Mexico City Tax Strategy Could Go National, Sheinbaum Ally Says

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(Bloomberg) -- A move similar to the expansion of the Mexican capital’s tax base could be achieved at the national level to allow the government to grow its revenue, said Mexico City Administration and Finance Chief Luz Elena Gonzalez, a long-time colleague of presidential candidate Claudia Sheinbaum.

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A focus on boosting collection from property and income taxes, combined with financial intelligence that allowed the government to go after evaders, allowed the city to increase revenue since 2018, she said in an interview with Bloomberg News. Such measures allowed the city to reduce debt in real terms, added Gonzalez, who was named to the role when Sheinbaum was the city’s mayor.

“One of the myths that we have struck down is that there isn’t money,” said Gonzalez from her office in Mexico City’s main square. “We improved the collection mechanism and we implemented a fiscal program where we gave priority to those who voluntarily met their obligations, expanding the taxpayer base.”

Sheinbaum, who’s the presidential frontrunner and is competing for the ruling Morena party in the June election to succeed President Andres Manuel Lopez Obrador, hasn’t outlined her proposals in detail. Campaigning formally starts March 1.

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Gonzalez previously held roles in transportation and education in a series of city governments, before being selected to work as Sheinbaum’s finance chief, a role she has continued under current Mayor Marti Batres. Under her charge, the city also sought to centralize operations in the Finance Ministry, increasing oversight of city programs, such as one that provides grants for schoolchildren.

She declined to say whether she would consider working in the federal government and said she continues to focus on her current role. Analysts and local executives have pointed to her as a potential contender for a top spot at the Finance Ministry under a Sheinbaum presidency.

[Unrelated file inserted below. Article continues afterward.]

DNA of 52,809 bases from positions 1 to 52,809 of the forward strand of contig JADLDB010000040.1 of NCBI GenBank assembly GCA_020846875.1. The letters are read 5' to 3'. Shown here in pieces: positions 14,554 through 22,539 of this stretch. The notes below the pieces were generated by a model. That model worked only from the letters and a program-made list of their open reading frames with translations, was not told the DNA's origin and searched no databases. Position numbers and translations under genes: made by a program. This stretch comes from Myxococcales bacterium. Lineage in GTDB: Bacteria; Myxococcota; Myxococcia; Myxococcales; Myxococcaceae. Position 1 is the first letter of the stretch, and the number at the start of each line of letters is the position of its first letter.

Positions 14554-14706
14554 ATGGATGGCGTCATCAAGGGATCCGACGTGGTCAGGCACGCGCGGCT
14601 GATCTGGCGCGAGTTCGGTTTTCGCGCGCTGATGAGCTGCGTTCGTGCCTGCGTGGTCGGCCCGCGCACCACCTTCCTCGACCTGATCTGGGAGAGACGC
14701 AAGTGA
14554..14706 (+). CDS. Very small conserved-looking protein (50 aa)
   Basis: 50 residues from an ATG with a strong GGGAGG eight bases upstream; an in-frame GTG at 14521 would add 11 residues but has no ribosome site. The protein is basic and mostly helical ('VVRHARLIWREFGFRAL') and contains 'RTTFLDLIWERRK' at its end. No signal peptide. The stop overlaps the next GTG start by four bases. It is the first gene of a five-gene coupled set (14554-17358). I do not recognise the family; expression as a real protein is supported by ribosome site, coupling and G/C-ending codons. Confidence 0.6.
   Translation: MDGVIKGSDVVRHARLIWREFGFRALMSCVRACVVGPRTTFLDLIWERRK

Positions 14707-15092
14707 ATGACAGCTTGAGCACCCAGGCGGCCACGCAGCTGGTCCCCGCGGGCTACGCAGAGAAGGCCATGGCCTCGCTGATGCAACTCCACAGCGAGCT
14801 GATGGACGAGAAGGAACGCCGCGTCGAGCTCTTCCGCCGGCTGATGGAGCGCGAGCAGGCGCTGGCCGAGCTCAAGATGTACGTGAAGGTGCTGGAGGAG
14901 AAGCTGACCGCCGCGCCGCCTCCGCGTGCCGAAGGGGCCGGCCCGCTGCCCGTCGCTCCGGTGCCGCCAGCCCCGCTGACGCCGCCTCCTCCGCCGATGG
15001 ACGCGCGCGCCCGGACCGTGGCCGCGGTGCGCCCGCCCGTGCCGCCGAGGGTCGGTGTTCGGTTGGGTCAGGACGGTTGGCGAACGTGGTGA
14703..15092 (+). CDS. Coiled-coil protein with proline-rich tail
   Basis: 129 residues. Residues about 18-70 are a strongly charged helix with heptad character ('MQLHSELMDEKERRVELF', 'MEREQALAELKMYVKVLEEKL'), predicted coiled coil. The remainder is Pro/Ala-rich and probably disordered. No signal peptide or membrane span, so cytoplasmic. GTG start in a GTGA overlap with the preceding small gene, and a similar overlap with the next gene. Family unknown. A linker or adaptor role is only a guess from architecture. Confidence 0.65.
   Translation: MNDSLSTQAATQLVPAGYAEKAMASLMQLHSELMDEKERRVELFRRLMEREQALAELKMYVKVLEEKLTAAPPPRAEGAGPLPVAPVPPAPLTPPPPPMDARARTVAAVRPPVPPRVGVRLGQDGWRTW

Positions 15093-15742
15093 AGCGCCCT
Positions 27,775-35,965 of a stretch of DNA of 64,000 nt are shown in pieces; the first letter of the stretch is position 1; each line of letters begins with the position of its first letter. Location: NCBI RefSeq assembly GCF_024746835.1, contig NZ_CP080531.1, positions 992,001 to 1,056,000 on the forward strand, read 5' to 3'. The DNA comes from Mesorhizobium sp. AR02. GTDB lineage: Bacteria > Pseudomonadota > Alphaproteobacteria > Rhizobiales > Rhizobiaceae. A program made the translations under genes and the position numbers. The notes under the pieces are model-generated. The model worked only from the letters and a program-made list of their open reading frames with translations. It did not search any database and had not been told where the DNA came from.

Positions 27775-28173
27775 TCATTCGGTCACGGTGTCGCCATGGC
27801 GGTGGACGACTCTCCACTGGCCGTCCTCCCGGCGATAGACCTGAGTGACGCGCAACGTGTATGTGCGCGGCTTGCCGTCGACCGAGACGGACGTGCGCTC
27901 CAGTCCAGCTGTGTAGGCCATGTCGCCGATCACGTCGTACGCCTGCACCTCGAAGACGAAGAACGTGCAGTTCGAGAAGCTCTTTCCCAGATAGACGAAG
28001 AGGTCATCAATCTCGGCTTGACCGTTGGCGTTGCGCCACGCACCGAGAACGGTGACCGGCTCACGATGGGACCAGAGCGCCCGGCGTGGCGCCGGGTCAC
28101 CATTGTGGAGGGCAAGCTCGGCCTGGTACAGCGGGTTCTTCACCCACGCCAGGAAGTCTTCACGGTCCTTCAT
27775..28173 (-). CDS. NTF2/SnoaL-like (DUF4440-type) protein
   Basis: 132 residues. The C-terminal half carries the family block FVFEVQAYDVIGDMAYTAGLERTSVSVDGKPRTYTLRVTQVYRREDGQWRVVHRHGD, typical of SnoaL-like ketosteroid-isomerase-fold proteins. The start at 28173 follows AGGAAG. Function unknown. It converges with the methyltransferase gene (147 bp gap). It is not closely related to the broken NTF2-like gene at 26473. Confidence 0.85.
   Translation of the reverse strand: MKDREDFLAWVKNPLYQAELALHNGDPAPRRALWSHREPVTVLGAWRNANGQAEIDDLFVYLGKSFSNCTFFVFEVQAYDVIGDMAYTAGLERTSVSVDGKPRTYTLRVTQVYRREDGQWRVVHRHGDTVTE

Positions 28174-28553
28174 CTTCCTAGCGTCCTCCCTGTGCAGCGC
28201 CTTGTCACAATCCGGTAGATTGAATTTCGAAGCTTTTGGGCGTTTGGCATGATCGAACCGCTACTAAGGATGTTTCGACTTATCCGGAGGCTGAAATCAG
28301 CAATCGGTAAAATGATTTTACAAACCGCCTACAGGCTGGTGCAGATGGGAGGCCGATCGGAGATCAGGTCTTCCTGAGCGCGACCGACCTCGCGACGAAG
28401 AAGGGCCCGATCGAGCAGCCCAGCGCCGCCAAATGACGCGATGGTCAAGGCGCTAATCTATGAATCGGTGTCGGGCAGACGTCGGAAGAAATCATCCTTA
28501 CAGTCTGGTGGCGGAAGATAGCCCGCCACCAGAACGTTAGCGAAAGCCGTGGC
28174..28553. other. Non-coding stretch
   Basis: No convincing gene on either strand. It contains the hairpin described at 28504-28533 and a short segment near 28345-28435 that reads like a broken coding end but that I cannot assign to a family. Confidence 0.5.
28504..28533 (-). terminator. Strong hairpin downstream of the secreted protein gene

Scalable Projects

Among the city administration’s more notable achievements, Gonzalez said that spending on public works — ranging from cable cars that pass over traffic-ridden parts of the city, and rollout of new trolleybuses and electric buses — have considerably improved the standard of living.

“We see transport as a way of leveling out rights,” she said. “We brought public transit to totally forgotten areas.”

The city’s biggest expense on social programs is on transport subsidies, on which it spends 19 billion pesos ($1.1 billion) annually. Transport is a sensitive issue for most households, as it represents one of the biggest expenses, so this subsidy is an “investment,” she said.

She pointed to a solar plant on the rooftop of a major city market as an example of the kinds of projects that embody Sheinbaum’s background in climate change research and her interest in energy. The plant, and EV buses, are among the initiatives that could be scaled up in other parts of the country, she added.

“They’re projects that benefit the population directly, while also protecting the environment,” she said.

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Mexico is going through a drought that has left the main water reservoirs that feed the capital and its metropolitan areas at a 27-year low, affecting 12 of 16 boroughs in the city, according to data from local water authority SACMEX.

Regarding this issue, Gonzalez pointed to various investments made in recent years, from projects to prevent overexploitation of water resources to initiatives that capture rainwater in schools.

“We’ve made the investments that we needed to and we’ll continue to make them,” she said. The effects of the current drought on the population “are a priority for the city’s government, for the state of Mexico, and for the federal government. This is a priority in terms of resources — we won’t leave the city without water.”

Reducing the number of programs and directing more money to the administration’s key initiatives, which happened at both the federal and city level, was part of the government’s efforts to increase oversight and ensure funds didn’t go missing, Gonzalez said.

She praised federal cash programs directed at the elderly, farmers and disabled for helping reduce the poverty rate, according to the latest official data from 2022. Gonzalez also lauded current Mexican Finance Minister Rogelio Ramirez de la O for his responsible management of the country’s budget, and said she trusted his office’s forecast about the fiscal balance and growth for this year and the next.

She praised Sheinbaum for being data-driven and for making “decisions based on scientific evidence.”

The capital’s revenue level has long been higher than that of many of Mexico’s state and municipal governments. States on average generated 18.6% of their revenue in comparison to Mexico City’s 48.7%, reducing the capital’s dependency on the federal government, according to Maria del Carmen Martinez-Richa, of Moody’s Investors Service’s local unit, which rates the city’s local debt as AAA with a stable outlook.

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Gonzalez, who participated in a panel event in January in which some of the country’s most pressing issues were discussed, declined to comment on state-owned oil giant Petroleos Mexicanos SA. In January, she said the country should rethink the indebted company’s business plan.

--With assistance from Guillermo Molero.

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